Graduate studies at Western
Philosophy in the Contemporary World 17 (2):37-47 (2010)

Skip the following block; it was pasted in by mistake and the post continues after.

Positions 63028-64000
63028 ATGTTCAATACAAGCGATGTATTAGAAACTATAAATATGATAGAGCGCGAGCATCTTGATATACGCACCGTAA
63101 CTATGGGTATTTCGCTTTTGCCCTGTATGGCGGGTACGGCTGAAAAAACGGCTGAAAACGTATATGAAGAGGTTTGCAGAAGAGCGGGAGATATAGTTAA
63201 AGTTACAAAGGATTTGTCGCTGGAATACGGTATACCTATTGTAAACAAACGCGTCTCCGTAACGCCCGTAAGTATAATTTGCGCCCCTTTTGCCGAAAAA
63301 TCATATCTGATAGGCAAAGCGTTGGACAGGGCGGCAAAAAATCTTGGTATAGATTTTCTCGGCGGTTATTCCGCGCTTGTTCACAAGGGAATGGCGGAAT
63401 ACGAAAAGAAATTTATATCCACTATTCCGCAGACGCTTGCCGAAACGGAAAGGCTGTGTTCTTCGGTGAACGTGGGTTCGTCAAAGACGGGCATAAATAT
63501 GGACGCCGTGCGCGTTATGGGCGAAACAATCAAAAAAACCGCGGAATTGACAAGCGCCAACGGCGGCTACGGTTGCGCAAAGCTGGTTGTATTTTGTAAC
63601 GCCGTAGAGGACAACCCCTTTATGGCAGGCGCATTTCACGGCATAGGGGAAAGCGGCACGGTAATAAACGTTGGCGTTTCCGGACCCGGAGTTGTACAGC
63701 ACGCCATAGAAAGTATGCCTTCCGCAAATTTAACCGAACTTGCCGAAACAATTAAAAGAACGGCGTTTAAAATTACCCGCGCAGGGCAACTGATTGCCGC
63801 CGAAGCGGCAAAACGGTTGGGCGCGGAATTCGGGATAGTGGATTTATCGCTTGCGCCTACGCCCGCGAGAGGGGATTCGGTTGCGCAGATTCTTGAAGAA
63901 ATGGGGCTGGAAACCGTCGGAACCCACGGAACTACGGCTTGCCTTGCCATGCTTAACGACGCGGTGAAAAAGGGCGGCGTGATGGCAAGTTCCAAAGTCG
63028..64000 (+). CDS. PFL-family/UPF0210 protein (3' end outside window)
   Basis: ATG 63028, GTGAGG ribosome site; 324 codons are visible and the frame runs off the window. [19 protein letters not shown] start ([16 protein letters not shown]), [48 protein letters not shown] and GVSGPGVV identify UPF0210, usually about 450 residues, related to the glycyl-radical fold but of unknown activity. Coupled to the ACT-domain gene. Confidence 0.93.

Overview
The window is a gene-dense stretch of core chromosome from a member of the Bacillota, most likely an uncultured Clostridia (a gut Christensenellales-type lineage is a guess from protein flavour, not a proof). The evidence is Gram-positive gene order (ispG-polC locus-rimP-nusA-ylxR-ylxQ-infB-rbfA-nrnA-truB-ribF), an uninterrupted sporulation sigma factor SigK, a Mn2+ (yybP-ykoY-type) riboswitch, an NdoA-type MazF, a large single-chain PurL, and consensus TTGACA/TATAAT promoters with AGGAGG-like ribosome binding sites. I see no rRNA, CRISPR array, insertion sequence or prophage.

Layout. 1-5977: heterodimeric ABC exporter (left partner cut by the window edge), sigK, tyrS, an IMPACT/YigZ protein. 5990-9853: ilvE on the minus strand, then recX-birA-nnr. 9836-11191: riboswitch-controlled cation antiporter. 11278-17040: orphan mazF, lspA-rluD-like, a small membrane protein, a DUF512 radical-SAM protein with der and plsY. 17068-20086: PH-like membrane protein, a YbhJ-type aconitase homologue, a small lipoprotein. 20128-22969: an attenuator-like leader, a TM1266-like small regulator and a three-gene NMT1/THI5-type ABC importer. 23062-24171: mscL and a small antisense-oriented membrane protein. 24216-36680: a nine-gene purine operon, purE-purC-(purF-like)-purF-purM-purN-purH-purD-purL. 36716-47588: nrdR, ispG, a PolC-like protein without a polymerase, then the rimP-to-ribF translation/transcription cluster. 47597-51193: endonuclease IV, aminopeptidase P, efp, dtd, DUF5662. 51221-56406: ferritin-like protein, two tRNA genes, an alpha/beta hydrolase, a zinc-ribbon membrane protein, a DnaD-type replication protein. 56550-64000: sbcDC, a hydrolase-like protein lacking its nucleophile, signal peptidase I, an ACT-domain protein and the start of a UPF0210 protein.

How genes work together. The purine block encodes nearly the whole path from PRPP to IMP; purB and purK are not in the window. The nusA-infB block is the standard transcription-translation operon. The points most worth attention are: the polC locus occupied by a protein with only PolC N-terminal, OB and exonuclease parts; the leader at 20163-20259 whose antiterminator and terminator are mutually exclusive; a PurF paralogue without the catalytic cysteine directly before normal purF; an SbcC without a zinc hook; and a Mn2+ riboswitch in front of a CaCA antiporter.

|Abstract||I argue that there is an important problem with framing the value of a liberal arts education through a contrast between intrinsic and instrumental value. The paper breaks down into three sections. First, I argue that the traditional divide between intrinsic and instrumental value conflates two pairs of related concepts and that distinguishing those concepts frees us from an important impasse found in contemporary discussions about the liberal arts. Second, I argue that a liberal arts education is only intelligible as a practice if we value it for its own sake. Third, I explain how we can value a liberal arts education as an end even if we reject the possibility of intrinsic value. I conclude with a brief statement of the practical implications my account has for the way we approach the liberal arts|
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